Biostars is a site for asking, answering and discussing bioinformatics questions and issues. We are members of the community and find it very useful. Often questions and answers arise at Biostars that are germane to our readers (end users of genomics resources). Every Thursday we will be highlighting one of those items or discussions here in this thread. You can ask questions in this thread, or you can always join in at Biostars.
This week’s highlighted post at Biostar is about “tidy data”. Ah, quite the concept. The day when data becomes tidy will be one to celebrate. Anyway, I think it’s a worthwhile discussion to have, and I’m looking forward to the comments as this develops. If you have thoughts, please bring them over there too.
Usually I highlight most of the question here, but this time there are pieces that are too large–examples of format issues–so I’ll just give you the bullet and send you over to Biostar to read the whole thing.
Hadley Wickham, the author of ggplot and many other popular R packages, has recently published a very good paper regarding the principles of tidy data. This article introduces a new library called tidyr, and also proposes a standard for formatting and organizing data before data analysis.
I personally think that the principles proposed in the article are very good, and that they help a lot in data analysis. Some of these are already adopted by many ggplot2/plyr users, as you need a data frame in a long format in order to produce most of the plots.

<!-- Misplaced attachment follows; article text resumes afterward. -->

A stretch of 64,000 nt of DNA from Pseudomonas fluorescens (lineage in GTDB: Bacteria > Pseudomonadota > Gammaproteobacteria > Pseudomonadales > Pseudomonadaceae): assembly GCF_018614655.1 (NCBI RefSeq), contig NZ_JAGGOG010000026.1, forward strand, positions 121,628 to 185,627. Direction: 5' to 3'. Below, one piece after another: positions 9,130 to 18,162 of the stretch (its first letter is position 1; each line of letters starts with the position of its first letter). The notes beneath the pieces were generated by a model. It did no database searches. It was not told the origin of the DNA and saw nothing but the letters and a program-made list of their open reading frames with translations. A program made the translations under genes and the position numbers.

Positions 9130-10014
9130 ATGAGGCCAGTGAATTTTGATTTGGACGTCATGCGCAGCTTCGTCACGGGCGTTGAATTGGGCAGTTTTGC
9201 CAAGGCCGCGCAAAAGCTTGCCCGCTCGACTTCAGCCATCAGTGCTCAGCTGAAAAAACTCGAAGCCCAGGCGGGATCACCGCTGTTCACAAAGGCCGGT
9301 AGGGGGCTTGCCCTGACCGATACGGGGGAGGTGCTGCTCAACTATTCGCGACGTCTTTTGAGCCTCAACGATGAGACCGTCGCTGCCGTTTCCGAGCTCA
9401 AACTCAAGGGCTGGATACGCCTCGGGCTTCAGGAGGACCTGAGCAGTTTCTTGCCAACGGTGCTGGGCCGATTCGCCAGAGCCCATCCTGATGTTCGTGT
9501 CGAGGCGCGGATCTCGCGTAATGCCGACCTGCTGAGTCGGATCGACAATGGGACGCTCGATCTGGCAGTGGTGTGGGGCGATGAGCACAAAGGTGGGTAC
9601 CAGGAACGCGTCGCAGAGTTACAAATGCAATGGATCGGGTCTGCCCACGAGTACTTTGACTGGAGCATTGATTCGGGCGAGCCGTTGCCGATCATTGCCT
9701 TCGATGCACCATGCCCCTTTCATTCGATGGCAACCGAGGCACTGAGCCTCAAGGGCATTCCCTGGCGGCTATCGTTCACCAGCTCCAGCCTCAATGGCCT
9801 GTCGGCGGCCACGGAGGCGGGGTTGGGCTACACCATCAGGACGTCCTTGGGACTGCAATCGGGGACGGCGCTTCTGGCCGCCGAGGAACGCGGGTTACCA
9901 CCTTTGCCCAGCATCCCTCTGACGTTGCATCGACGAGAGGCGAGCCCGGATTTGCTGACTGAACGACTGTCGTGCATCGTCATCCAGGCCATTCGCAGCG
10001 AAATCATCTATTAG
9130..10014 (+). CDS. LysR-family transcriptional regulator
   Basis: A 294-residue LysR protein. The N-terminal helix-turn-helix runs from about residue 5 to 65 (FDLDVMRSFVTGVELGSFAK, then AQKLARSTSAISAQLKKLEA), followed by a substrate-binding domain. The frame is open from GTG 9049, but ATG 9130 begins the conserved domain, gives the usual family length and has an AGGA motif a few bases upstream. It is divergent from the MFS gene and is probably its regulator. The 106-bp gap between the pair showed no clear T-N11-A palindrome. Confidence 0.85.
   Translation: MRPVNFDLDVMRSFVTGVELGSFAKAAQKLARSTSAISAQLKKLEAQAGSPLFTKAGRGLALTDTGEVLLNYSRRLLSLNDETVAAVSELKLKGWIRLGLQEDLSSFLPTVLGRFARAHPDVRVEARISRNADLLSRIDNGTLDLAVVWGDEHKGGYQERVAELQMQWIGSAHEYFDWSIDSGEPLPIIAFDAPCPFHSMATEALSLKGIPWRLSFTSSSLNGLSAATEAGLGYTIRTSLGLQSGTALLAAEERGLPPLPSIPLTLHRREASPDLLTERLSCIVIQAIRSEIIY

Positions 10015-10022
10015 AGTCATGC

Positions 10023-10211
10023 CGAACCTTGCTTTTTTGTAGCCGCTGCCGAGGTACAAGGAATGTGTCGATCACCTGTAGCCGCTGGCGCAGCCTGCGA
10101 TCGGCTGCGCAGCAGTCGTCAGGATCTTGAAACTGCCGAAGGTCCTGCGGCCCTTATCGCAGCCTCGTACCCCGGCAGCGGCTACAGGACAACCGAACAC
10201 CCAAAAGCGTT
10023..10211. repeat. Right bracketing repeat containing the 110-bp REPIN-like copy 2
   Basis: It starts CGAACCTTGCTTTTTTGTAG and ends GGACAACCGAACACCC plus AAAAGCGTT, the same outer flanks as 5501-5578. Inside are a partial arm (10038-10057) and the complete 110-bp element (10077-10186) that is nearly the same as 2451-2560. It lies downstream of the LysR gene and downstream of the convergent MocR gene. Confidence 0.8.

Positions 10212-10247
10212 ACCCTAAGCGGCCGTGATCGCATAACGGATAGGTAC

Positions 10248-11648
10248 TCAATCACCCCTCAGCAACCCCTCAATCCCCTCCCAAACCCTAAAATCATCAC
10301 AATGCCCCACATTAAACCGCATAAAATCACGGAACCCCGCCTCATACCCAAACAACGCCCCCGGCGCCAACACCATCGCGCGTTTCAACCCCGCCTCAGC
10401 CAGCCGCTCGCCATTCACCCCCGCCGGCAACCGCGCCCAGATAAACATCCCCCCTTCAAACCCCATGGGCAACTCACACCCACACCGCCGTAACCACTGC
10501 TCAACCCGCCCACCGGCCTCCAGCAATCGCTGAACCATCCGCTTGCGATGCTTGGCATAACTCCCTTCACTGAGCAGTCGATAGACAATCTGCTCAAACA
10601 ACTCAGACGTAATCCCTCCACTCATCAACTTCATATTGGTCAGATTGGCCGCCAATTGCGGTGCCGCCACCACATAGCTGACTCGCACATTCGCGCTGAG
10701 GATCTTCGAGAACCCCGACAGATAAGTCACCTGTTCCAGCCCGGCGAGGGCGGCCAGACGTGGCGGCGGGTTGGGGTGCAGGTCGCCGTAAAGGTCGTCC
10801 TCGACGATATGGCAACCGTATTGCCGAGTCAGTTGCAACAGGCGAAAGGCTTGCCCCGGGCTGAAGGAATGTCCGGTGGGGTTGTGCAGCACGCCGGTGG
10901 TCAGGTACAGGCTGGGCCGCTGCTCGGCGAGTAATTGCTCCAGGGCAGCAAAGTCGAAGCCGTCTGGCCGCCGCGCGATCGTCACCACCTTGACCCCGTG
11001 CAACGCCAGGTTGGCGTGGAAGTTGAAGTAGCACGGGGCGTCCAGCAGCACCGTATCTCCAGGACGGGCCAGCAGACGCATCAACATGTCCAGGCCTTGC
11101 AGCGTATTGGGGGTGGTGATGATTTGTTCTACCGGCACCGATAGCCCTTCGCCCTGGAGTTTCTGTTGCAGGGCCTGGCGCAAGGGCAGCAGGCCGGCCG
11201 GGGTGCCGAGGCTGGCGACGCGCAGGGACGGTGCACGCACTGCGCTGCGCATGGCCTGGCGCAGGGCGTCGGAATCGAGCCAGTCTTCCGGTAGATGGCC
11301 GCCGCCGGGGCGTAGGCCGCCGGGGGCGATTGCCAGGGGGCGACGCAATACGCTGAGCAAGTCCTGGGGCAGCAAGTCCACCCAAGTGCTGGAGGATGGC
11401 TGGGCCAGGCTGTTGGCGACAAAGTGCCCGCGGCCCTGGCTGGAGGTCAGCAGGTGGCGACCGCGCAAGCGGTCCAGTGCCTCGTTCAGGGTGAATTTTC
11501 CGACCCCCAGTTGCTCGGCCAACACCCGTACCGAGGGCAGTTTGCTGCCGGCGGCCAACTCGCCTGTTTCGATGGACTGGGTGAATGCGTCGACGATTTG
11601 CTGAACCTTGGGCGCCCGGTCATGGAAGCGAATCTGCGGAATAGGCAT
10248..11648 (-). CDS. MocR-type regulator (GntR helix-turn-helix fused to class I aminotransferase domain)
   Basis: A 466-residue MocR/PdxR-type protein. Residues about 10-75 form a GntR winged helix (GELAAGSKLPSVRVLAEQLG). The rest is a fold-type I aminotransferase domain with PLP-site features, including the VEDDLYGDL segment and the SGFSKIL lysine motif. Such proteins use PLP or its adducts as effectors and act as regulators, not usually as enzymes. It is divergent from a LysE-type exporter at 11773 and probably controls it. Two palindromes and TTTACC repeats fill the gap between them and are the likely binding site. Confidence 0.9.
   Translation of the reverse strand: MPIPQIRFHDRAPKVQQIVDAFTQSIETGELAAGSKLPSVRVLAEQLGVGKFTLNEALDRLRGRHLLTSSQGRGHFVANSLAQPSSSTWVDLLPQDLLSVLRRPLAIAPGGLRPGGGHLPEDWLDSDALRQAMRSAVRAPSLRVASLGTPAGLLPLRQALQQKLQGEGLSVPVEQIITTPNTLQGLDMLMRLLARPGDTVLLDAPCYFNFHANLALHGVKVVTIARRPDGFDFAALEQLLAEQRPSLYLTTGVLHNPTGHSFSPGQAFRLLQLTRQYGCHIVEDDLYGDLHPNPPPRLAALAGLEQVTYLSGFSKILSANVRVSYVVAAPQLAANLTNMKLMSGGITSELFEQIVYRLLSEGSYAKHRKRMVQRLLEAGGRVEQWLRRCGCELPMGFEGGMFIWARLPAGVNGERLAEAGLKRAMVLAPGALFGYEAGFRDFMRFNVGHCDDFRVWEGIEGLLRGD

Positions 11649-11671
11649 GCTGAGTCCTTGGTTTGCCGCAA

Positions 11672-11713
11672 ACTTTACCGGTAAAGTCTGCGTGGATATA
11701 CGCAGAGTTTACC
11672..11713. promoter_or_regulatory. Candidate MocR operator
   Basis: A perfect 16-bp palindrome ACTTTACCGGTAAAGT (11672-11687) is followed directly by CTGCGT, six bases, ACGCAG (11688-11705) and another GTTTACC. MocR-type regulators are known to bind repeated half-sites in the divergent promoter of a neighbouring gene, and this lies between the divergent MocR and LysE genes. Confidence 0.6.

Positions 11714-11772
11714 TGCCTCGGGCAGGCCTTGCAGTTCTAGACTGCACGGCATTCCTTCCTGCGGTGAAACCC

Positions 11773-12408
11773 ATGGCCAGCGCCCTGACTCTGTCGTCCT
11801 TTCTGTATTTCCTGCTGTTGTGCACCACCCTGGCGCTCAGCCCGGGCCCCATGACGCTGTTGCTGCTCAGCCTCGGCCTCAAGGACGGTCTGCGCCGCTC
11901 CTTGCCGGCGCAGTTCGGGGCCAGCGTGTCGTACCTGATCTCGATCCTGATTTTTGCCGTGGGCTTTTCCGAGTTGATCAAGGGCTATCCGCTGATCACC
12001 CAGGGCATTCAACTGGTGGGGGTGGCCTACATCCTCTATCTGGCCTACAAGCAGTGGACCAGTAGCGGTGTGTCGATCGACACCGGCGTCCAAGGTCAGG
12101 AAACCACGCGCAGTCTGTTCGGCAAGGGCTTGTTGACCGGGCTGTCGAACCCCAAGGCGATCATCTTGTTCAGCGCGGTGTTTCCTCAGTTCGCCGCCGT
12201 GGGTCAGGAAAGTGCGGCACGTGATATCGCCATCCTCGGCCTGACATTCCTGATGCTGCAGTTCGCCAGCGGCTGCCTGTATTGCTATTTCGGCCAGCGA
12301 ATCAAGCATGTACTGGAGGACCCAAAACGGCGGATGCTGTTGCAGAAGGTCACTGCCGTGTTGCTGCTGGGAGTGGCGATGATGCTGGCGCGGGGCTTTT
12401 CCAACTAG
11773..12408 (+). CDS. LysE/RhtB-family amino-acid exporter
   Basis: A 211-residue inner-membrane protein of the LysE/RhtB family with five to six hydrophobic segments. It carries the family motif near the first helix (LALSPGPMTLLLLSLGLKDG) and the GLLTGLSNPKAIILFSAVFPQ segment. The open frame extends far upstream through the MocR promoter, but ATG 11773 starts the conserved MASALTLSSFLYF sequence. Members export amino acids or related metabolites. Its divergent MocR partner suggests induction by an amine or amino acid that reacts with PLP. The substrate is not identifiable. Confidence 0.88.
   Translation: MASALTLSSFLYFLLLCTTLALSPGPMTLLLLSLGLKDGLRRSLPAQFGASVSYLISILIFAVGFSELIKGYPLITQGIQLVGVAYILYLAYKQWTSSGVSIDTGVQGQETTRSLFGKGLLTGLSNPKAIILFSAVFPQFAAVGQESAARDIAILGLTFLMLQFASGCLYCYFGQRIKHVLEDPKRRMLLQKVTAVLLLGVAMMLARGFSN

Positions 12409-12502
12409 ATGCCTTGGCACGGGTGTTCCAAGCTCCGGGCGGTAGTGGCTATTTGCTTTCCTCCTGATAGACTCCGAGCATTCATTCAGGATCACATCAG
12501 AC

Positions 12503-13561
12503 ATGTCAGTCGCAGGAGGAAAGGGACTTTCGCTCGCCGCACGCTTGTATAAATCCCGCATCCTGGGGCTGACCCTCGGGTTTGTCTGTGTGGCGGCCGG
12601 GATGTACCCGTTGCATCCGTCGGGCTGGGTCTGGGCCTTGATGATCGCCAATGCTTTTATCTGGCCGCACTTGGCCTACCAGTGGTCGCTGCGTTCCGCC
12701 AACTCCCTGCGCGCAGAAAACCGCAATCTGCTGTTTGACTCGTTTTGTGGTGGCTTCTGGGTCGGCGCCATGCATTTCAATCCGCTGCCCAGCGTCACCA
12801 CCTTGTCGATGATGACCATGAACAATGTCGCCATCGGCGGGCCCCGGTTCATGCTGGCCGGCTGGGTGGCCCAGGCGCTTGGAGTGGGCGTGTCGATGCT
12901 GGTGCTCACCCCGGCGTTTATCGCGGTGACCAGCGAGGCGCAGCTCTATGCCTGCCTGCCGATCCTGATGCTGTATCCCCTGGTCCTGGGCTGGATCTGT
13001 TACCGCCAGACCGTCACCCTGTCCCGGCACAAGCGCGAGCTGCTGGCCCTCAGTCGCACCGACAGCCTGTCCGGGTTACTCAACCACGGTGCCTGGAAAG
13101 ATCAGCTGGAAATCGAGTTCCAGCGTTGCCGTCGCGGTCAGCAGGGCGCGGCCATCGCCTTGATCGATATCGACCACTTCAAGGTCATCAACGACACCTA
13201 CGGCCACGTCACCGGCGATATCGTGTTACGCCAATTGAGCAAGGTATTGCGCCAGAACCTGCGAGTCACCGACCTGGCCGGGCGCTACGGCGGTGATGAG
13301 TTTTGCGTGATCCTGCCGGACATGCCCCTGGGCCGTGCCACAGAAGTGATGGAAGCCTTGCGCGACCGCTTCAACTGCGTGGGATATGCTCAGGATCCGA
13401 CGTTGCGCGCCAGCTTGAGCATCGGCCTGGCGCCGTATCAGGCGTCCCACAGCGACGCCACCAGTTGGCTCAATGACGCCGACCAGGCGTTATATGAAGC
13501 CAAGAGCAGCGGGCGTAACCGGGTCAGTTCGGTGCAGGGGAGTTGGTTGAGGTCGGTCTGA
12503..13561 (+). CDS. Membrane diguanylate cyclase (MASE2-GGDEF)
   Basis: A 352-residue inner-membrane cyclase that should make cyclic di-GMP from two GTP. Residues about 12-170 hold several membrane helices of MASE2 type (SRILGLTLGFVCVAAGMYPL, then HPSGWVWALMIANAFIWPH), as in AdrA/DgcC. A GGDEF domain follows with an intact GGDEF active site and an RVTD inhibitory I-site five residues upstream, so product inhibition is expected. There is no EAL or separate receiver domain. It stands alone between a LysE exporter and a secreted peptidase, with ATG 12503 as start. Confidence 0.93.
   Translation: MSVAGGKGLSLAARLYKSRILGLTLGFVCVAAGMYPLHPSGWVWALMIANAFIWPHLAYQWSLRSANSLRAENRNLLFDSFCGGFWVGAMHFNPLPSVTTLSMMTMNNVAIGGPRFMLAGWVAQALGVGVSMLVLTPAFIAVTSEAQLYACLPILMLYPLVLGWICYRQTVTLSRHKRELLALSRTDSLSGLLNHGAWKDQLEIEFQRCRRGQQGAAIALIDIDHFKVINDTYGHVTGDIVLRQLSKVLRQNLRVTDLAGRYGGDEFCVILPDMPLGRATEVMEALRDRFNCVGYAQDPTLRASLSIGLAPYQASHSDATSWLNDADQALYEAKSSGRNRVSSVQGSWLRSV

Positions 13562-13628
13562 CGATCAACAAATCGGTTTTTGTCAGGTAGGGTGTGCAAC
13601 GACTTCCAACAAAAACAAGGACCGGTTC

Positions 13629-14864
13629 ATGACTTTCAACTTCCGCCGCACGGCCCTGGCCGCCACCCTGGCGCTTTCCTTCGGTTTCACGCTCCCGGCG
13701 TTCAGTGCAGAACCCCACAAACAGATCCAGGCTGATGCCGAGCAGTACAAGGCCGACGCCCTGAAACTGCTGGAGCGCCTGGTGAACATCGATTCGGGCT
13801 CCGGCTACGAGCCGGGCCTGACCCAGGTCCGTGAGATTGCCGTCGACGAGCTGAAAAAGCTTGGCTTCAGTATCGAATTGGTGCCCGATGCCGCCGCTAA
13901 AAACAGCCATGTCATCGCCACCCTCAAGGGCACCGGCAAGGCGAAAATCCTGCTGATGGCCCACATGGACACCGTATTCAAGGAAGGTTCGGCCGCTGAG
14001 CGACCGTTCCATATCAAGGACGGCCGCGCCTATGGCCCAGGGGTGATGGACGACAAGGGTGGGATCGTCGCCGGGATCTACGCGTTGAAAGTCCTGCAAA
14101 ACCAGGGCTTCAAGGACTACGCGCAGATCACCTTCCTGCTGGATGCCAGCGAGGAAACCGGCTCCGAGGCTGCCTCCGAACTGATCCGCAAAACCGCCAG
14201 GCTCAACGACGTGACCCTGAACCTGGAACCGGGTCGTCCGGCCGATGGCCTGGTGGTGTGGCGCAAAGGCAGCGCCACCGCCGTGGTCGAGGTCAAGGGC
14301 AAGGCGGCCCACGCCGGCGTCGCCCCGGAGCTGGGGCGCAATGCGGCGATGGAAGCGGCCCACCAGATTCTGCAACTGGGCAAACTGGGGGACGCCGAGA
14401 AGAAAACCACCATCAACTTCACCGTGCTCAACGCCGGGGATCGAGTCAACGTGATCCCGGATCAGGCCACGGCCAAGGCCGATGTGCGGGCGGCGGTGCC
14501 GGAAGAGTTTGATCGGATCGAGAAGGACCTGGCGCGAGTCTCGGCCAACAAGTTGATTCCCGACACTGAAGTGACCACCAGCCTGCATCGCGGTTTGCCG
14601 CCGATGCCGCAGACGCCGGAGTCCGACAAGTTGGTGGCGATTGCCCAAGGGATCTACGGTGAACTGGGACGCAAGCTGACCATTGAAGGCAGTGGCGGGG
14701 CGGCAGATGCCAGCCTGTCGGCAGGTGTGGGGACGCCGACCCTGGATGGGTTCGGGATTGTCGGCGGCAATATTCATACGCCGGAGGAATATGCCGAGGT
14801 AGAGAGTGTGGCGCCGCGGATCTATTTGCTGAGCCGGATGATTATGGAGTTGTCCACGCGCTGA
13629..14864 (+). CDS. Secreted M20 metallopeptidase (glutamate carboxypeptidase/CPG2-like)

My question is whether it would make sense to apply these principles to bioinformatics. In particular, if we look at the VCF format, it fails at least two of the rules mentioned in the paper:
- “3.1. Column headers are values, not variable names” (because individuals are encoded on distinct columns)
- “3.2. Multiple variables stored in one column” (because each genotype column contains the status of one or more alleles, plus its coverage etc…
For example, let’s take the example from the 4.0 specs of VCF:
[More discussion of the issues within samples, so go read over there]
What do you think? Will we all convert to tidy VCF in the far future?
So, tidy VCF. What do you think? Some people are already musing about it. Discuss over there.
Wickham H.W. (2014). Tidy Data, Journal of Statistical Software, 59 (10). http://www.jstatsoft.org/v59/i10